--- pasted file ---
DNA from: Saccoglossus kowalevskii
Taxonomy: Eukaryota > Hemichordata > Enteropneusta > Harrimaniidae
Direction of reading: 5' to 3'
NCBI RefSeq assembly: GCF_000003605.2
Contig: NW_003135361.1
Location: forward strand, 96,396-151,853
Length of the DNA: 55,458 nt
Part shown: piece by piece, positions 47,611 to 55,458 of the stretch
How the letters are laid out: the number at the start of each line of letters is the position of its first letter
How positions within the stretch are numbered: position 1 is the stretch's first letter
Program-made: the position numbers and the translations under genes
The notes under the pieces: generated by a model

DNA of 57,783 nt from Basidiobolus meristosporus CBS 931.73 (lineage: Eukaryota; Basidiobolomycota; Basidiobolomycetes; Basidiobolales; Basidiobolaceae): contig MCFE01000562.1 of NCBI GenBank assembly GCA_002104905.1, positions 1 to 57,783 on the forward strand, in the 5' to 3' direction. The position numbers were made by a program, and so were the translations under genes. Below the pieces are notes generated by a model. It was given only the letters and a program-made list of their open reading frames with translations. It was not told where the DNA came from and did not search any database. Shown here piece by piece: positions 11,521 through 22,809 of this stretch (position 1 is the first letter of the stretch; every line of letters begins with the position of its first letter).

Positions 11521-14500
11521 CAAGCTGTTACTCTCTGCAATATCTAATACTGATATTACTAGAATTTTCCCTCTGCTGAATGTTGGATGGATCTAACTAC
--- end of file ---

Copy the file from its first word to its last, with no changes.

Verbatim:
DNA from: Saccoglossus kowalevskii
Taxonomy: Eukaryota > Hemichordata > Enteropneusta > Harrimaniidae
Direction of reading: 5' to 3'
NCBI RefSeq assembly: GCF_000003605.2
Contig: NW_003135361.1
Location: forward strand, 96,396-151,853
Length of the DNA: 55,458 nt
Part shown: piece by piece, positions 47,611 to 55,458 of the stretch
How the letters are laid out: the number at the start of each line of letters is the position of its first letter
How positions within the stretch are numbered: position 1 is the stretch's first letter
Program-made: the position numbers and the translations under genes
The notes under the pieces: generated by a model

DNA of 57,783 nt from Basidiobolus meristosporus CBS 931.73 (lineage: Eukaryota; Basidiobolomycota; Basidiobolomycetes; Basidiobolales; Basidiobolaceae): contig MCFE01000562.1 of NCBI GenBank assembly GCA_002104905.1, positions 1 to 57,783 on the forward strand, in the 5' to 3' direction. The position numbers were made by a program, and so were the translations under genes. Below the pieces are notes generated by a model. It was given only the letters and a program-made list of their open reading frames with translations. It was not told where the DNA came from and did not search any database. Shown here piece by piece: positions 11,521 through 22,809 of this stretch (position 1 is the first letter of the stretch; every line of letters begins with the position of its first letter).

Positions 11521-14500
11521 CAAGCTGTTACTCTCTGCAATATCTAATACTGATATTACTAGAATTTTCCCTCTGCTGAATGTTGGATGGATCTAACTAC